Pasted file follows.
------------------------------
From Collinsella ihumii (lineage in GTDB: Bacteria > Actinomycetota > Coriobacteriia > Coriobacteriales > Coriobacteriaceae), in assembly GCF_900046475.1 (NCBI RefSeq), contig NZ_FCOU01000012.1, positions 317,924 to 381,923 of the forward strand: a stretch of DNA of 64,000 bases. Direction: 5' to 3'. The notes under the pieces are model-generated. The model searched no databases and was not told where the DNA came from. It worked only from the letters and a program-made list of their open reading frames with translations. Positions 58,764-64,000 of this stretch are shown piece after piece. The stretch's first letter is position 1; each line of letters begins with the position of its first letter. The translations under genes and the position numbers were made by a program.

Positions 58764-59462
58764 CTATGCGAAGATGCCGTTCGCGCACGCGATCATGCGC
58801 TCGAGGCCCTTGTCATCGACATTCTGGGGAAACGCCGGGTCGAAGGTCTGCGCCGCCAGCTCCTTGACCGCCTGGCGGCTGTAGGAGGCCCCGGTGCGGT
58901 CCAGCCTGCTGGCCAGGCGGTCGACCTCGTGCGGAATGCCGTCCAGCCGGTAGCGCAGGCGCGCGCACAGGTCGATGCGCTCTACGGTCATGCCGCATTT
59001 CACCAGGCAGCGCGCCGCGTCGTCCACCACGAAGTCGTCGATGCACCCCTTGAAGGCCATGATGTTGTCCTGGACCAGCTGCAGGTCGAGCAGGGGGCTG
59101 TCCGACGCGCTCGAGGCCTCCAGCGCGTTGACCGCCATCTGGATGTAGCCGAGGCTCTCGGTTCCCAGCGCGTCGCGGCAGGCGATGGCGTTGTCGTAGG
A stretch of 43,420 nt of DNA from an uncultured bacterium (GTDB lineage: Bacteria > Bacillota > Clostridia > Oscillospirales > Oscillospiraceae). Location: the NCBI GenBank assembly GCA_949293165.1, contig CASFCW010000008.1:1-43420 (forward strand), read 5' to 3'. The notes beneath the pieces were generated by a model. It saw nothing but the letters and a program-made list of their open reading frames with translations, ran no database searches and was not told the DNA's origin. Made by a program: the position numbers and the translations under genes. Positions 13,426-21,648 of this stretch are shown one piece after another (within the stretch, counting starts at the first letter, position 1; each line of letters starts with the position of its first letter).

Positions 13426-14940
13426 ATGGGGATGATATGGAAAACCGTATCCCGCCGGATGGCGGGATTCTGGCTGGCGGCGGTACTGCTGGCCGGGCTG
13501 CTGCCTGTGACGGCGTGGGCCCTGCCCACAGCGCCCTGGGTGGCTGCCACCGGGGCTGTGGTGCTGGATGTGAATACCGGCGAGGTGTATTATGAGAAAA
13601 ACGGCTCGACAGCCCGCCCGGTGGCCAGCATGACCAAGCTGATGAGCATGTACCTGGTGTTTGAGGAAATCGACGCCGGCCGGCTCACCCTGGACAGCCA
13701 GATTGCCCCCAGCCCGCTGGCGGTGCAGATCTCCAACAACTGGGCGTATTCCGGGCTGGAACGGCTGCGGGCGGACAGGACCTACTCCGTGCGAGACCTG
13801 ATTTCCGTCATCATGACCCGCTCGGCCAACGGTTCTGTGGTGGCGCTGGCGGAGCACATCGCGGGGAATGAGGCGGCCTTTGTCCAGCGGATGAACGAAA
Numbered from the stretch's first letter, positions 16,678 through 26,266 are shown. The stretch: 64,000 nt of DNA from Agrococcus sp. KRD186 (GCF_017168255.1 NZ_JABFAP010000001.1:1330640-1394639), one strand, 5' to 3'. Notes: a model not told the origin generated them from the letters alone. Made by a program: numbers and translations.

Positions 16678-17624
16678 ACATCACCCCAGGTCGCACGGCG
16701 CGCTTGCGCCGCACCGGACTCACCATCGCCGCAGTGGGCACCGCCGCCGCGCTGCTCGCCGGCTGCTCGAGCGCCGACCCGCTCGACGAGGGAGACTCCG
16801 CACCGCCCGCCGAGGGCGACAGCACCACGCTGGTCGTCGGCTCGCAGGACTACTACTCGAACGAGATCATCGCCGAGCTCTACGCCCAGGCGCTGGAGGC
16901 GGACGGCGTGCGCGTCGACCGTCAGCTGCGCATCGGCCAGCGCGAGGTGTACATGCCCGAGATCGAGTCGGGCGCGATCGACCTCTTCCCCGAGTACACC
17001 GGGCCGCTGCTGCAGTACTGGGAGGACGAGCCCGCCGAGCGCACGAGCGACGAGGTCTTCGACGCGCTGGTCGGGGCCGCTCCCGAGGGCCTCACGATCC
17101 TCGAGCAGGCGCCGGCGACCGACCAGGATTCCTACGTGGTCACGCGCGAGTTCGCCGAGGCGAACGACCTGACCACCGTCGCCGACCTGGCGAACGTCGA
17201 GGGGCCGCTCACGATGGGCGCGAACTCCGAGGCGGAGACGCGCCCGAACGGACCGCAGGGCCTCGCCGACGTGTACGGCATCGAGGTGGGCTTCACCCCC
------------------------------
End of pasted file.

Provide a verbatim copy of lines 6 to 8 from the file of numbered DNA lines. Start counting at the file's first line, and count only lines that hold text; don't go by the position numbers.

59001 CACCAGGCAGCGCGCCGCGTCGTCCACCACGAAGTCGTCGATGCACCCCTTGAAGGCCATGATGTTGTCCTGGACCAGCTGCAGGTCGAGCAGGGGGCTG
59101 TCCGACGCGCTCGAGGCCTCCAGCGCGTTGACCGCCATCTGGATGTAGCCGAGGCTCTCGGTTCCCAGCGCGTCGCGGCAGGCGATGGCGTTGTCGTAGG
A stretch of 43,420 nt of DNA from an uncultured bacterium (GTDB lineage: Bacteria > Bacillota > Clostridia > Oscillospirales > Oscillospiraceae). Location: the NCBI GenBank assembly GCA_949293165.1, contig CASFCW010000008.1:1-43420 (forward strand), read 5' to 3'. The notes beneath the pieces were generated by a model. It saw nothing but the letters and a program-made list of their open reading frames with translations, ran no database searches and was not told the DNA's origin. Made by a program: the position numbers and the translations under genes. Positions 13,426-21,648 of this stretch are shown one piece after another (within the stretch, counting starts at the first letter, position 1; each line of letters starts with the position of its first letter).